Lifehacker on Passwords

As a fan of security and strong passwords, I read with interest Lifehacker’s article about how easy it is to hack passwords. In general the article is right on the money and I agree with it’s message. However, I took issue with the article on two points.

The first point they’re talking about how easy it is to either guess or brute force your passwords. Guessing and forcing passwords can be done over the Internet with out needing to compromise your (the victim’s) computer. However, the last step is “simply” to get at the cookies on your local machine:

But wait… How do I know which bank you use and what your login ID is for the sites you frequent? All those cookies are simply stored, unencrypted and nicely named, in your Web browser’s cache. (Read this post to remedy that problem.)
– Lifehacker Mar 30, 2010

For me this is crossing the line from informative into fear mongering. Yes, once you have logged into some one’s computer as the user they surf the internet as, it is indeed trivial to read cookies. No, this can not be done over the Internet. No this is not a simple step to make.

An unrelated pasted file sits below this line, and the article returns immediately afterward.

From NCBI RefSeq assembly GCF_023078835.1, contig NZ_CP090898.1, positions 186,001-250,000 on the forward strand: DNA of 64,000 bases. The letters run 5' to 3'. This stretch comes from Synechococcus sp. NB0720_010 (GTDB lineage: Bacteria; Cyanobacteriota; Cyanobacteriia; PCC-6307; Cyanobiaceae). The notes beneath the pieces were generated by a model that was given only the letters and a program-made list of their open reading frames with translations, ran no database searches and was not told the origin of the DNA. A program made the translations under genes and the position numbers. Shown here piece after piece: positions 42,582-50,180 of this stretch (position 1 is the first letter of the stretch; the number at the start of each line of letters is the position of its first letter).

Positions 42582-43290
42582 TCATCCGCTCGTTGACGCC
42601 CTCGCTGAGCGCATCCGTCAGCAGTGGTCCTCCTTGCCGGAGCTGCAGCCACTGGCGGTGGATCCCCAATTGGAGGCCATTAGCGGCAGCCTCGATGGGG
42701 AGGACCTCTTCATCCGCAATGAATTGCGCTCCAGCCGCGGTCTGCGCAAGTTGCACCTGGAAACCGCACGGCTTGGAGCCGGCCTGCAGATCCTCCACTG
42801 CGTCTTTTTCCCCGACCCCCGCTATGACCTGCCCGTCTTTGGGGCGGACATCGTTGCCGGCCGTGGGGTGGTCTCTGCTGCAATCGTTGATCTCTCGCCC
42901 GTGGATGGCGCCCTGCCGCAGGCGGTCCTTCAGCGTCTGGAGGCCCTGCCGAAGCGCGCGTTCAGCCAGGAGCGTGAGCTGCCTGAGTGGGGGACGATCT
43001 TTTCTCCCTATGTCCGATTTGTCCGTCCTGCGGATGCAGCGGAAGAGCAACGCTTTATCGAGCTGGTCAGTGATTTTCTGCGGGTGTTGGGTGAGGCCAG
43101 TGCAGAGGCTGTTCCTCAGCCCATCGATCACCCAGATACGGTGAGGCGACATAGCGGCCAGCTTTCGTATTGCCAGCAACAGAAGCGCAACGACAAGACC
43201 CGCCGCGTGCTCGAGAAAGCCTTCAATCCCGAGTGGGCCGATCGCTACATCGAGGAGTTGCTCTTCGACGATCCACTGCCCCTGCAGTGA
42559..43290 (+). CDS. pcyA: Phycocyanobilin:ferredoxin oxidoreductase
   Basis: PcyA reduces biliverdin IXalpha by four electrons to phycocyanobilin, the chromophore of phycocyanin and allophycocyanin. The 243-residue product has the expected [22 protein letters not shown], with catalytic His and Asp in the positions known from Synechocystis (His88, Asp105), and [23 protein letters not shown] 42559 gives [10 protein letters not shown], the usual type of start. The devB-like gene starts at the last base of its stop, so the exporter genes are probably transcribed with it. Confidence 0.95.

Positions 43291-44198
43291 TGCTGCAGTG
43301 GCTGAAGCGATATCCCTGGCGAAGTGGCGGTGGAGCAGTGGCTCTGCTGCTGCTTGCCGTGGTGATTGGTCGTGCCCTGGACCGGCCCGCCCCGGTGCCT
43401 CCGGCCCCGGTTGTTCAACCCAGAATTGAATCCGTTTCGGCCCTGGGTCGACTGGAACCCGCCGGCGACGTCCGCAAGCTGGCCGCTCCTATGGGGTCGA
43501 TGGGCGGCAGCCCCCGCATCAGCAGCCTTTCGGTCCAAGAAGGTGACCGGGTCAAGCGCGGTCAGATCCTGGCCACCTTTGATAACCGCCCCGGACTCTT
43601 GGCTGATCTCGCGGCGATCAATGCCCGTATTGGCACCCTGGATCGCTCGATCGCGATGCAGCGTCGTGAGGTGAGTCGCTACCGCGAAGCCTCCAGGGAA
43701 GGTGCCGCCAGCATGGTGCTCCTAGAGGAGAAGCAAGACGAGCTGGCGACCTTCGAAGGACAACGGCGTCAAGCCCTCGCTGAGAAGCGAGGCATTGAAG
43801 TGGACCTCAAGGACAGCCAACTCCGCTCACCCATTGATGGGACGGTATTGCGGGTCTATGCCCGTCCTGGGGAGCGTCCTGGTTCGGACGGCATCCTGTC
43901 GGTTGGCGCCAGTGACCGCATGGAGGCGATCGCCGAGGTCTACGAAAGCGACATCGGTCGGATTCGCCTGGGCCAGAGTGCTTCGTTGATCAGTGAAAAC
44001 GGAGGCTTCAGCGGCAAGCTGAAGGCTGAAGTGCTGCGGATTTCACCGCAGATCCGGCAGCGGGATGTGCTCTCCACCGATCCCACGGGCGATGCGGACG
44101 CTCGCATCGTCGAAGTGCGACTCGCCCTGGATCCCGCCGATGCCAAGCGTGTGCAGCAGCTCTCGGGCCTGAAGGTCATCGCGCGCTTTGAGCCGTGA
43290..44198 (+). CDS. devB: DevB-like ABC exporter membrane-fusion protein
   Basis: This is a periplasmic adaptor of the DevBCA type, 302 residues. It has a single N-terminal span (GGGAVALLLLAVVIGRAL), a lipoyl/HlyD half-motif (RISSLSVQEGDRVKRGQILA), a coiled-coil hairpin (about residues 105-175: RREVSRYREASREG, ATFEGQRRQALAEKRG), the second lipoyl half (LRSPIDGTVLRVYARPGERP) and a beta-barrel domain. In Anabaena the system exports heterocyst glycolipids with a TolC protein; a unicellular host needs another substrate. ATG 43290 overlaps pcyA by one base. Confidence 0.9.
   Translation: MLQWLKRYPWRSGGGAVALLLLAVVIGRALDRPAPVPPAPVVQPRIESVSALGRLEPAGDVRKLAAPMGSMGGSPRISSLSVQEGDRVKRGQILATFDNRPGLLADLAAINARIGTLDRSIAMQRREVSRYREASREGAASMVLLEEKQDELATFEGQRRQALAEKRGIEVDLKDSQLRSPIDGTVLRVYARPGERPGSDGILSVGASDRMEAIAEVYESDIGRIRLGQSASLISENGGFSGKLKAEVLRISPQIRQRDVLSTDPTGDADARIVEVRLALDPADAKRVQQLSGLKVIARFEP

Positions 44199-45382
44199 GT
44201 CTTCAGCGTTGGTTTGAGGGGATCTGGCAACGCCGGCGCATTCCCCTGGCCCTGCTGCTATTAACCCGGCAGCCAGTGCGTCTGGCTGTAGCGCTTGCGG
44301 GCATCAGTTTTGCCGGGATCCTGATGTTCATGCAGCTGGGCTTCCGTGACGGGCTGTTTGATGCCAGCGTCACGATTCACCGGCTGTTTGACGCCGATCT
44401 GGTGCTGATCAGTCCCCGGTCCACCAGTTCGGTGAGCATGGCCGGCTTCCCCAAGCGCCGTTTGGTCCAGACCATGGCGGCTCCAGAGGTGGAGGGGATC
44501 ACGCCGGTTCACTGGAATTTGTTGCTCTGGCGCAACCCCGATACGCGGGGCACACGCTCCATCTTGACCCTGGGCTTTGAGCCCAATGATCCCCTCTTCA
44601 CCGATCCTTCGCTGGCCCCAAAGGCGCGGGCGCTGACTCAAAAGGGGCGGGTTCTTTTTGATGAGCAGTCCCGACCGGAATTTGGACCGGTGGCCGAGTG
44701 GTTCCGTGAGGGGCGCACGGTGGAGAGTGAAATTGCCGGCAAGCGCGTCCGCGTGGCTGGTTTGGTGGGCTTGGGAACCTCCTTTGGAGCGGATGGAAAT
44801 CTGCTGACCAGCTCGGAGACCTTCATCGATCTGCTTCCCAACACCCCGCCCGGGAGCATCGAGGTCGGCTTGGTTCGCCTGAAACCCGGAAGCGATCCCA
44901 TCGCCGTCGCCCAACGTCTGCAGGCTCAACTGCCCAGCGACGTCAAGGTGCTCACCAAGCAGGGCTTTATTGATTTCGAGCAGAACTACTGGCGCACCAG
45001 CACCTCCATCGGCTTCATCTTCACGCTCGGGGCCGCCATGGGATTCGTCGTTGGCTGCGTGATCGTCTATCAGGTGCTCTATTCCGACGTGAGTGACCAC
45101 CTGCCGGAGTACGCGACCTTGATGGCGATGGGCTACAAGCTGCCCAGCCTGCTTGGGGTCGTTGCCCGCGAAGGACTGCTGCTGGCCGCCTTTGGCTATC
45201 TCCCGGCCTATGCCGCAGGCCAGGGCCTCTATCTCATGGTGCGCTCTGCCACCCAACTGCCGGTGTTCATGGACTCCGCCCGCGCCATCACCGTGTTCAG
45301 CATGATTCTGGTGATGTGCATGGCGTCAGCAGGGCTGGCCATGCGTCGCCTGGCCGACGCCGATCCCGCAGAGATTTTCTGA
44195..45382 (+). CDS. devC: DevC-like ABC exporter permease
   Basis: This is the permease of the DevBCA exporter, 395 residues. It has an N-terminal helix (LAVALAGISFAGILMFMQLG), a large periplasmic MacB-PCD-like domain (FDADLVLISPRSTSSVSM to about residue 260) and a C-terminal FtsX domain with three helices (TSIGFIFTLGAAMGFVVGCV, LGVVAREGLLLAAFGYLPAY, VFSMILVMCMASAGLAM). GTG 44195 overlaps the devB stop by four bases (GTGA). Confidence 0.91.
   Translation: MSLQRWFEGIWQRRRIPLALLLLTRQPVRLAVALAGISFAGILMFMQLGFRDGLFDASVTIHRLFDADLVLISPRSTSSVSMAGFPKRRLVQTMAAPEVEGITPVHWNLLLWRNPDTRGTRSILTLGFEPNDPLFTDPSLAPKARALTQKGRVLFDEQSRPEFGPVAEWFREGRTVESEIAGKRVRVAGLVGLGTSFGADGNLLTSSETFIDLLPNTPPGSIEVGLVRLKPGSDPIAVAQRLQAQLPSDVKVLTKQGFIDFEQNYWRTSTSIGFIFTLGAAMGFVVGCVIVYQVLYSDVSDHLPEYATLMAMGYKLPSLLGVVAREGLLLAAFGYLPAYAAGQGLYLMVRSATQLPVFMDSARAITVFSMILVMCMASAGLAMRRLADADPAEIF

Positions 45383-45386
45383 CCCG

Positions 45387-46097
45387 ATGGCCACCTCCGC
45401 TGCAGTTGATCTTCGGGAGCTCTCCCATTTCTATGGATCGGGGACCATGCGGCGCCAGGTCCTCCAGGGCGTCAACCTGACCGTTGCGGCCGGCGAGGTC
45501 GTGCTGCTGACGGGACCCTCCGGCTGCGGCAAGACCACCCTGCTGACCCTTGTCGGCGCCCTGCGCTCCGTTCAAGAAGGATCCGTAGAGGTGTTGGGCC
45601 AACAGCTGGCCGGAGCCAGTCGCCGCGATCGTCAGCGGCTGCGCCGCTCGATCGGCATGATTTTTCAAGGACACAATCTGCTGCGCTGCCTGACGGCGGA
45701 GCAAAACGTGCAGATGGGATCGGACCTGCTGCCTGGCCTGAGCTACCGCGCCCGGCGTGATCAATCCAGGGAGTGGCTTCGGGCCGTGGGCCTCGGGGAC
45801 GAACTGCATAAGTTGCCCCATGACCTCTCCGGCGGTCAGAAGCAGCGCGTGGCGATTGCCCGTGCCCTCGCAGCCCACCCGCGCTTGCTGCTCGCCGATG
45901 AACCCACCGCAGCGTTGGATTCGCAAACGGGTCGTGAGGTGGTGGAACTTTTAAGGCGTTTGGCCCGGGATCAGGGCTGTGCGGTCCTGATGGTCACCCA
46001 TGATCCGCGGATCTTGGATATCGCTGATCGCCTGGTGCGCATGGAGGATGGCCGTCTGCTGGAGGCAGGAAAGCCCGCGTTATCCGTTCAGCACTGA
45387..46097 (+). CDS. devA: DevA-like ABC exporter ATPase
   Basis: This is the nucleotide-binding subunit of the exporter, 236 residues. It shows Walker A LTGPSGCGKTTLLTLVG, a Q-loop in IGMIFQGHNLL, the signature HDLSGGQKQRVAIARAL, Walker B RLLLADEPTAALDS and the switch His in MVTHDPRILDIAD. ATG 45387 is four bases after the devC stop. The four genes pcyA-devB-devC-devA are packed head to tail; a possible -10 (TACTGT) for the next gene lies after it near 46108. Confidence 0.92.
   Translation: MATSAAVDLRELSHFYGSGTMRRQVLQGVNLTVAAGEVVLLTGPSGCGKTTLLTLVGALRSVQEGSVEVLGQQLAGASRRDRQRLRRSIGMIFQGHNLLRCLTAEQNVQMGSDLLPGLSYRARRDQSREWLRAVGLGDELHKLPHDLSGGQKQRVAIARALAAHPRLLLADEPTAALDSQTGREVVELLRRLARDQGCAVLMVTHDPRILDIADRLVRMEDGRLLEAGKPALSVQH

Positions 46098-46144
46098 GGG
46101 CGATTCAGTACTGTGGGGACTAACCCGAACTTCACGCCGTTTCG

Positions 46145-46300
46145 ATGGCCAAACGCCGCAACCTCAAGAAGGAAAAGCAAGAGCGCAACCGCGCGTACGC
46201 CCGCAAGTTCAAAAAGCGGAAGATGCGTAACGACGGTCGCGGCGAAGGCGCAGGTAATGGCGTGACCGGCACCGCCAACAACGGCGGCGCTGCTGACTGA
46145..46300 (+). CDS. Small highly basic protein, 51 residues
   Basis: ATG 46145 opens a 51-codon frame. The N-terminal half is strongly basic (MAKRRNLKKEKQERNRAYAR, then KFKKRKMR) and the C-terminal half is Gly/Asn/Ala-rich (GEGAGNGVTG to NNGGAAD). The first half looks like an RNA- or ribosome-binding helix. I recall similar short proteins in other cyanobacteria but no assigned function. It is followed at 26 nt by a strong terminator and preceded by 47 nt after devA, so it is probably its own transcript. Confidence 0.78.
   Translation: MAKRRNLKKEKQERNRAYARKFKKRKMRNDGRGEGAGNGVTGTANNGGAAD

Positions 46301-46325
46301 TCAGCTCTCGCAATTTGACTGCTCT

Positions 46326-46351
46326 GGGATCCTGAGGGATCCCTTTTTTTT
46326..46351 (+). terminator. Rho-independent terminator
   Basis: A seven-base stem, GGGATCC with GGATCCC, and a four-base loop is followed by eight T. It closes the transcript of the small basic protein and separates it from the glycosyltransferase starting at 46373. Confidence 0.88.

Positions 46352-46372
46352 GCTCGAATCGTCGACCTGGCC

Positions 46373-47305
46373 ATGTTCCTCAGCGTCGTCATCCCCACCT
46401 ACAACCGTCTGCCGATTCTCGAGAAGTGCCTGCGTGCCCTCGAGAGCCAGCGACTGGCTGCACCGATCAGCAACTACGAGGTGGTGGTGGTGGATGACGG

The second point (now that I’m not drafting this on my phone and am using a real computer) I see that the original article was published in 2007! Just about all the info in the original article still holds true 3 years later, but I find awkward when the article on Lifehacker has items like this in the article:

EDIT: You might also want to listen to my interview on Connecticut Public Radio about password security.

Which made me think it was a Lifehacker edit in 2010, but was in fact an edit from John Pozadzides in 2007. Speaking of Pozadzides, his blog looks pretty right on and I don’t really have any beef with him (in that totally anonymous Internet beef kind of way), but I mainly take issue with fear mongering, especially when in comes to cookies.

Update: This article seems to be making the rounds on a lot of sites.

Update 2: There’s a great comment from Wangston below.



  1. you don’t need local access to steal cookies. many/most XSS attacks allow the attacker to steal cookies remotely. there are also a lot of MITM attacks you can use to steal cookies (if i control your DNS, then you send me your cookies!)


    1. Wangston – Excellent point! My hackles may have been prematurely raised when I read the article. Indeed, the XSS scenario you describe is exactly how the Jira/Apache hack was executed. However, I still feel there’s a level of sophistication for a good XSS hack that’s different then a script kiddie brute force.


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